Saying, "We just come to work here, we do not come to die," members of the Paper, Allied-Industrial, Chemical & Energy Workers (PACE) International Union began mobilizing today to press for increased benefits for oil and gas workers killed or severely injured on the job.
"The petrochemical sector is the most dangerous and hazardous industry in the world today, both in terms of worker safety and the overall health of the community," said PACE President Boyd Young. "The scorecard of industrial accidents, explosions, fires and even multiple deaths occurring in our plants is thick with ugly instances year after year."
Feeling that workers'' compensation benefits and the current benefits offered in its contract are inadequate to meet the needs of severely injured employees or the families of workers killed on the job, the union proposes adding the following safety and health items to its National Oil Bargaining Program:
- Increase to $1 million the benefits payable to the survivors of a worker whose death resulted from an occupational injury.
- Provide workers who suffer total and permanent disability while at the same time suffering from second or third degree burns covering an excess of 40 percent of the worker''s body, as well as those workers injured and suffering permanent and/or total disability with permanent disfigurement, with $100,000 for each year from the date of the employee''s injury until that employee attains the age of 65. In addition, the employee would continue to receive full benefits coverage for that extended period of time.
Currently, workers killed on the job receive a death benefit of $250,000. "This is woefully inadequate," said PACE Administrative Vice President Jim Pannell, who leads the national oil bargaining talks. "A death benefit increase to $1 million can be achieved by the industry with just pennies to the insurable cost."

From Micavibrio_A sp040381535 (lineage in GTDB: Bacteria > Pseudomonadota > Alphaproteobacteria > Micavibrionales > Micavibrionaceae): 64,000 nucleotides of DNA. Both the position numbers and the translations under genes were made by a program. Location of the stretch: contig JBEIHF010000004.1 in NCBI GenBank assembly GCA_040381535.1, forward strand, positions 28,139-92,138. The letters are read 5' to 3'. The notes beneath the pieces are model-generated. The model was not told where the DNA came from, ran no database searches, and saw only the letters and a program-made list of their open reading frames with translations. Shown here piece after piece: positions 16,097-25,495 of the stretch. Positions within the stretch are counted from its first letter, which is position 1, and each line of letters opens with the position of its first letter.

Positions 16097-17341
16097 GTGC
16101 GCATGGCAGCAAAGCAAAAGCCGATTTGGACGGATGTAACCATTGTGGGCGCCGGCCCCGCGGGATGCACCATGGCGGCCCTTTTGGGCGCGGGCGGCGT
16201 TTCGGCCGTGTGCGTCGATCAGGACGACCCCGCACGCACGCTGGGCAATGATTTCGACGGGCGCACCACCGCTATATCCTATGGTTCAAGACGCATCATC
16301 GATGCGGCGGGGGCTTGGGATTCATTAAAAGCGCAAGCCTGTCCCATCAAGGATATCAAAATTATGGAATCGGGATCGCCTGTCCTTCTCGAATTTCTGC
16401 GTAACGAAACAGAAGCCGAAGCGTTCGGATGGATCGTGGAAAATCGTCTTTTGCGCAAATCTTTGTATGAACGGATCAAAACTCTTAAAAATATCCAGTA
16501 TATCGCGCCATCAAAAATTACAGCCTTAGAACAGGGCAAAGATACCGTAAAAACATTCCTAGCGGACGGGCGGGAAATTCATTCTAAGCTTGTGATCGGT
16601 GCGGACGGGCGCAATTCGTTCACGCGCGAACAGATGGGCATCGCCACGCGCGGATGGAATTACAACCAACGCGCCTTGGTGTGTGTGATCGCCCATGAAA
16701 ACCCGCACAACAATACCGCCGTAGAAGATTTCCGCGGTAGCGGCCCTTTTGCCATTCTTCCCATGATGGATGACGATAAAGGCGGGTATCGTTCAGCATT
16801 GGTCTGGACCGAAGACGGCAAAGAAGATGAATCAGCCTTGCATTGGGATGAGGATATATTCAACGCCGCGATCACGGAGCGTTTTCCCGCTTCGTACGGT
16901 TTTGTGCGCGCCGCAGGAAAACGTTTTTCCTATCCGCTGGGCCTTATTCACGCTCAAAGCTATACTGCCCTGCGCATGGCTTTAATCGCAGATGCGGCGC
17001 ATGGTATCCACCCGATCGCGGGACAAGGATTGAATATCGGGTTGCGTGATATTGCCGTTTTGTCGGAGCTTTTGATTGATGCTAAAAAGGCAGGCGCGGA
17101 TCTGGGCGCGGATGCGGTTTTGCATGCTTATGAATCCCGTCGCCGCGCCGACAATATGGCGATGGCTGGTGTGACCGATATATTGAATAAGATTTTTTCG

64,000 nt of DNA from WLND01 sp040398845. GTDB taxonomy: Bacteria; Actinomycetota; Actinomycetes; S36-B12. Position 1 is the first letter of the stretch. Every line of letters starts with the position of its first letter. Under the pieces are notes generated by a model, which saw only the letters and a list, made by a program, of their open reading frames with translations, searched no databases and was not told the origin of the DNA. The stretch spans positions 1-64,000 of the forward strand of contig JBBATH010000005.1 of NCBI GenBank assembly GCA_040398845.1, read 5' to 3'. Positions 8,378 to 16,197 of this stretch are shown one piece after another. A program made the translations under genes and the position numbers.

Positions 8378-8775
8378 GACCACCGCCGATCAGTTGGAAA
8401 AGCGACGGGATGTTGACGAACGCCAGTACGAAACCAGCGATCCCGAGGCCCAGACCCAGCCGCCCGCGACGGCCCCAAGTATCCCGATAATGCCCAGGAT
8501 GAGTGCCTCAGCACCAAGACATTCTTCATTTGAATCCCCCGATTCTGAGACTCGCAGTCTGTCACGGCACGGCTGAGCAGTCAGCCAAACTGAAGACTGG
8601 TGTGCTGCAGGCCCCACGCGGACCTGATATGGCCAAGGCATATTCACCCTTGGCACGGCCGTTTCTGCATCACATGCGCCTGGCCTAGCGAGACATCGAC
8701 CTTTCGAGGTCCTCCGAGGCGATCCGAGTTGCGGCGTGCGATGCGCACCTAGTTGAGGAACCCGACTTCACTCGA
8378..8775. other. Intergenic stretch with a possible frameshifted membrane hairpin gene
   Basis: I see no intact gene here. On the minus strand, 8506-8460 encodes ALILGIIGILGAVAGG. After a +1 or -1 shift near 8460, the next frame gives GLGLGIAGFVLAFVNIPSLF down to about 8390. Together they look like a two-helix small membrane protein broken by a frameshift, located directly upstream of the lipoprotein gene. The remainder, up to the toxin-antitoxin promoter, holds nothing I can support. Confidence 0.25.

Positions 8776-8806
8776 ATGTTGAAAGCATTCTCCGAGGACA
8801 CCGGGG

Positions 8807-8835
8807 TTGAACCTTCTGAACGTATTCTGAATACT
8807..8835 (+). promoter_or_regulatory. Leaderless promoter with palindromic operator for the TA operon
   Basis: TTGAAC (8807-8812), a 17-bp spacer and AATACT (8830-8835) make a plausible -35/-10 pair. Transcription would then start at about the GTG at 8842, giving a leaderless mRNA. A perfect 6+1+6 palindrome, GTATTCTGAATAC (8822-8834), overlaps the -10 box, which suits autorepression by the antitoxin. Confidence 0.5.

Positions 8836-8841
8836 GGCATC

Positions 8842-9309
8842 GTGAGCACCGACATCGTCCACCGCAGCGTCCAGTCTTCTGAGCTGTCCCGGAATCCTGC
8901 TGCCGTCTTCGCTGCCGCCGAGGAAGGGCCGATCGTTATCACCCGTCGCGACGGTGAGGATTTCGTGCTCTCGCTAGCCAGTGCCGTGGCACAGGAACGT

Statewide workers'' compensation plans do not address the mental and physical trauma and stress that result when workers are severely burned and disfigured from workplace accidents, which is why the union is pressing for additional compensation for injured workers.
"The $100,000 per year in benefits will allow workers who have been victimized by these tragedies the opportunity to live out their lives in dignity," said Pannell.
The National Oil Bargaining Agreement expires Feb. 1, 2002 at 12:01 a.m., and covers 30,000 workers in the oil and gas sector. Pattern bargaining marks the negotiation process.
Once representatives for PACE International Union and the lead company, Shell Alliance, reach an agreement, it becomes the pattern contract that is taken to local and national negotiating tables at Shell and other companies covered under the national oil bargaining agreement. Wages, benefits and working conditions in all national oil bargaining agreements cannot go below what is set in the pattern contract.
by Sandy Smith ([email protected])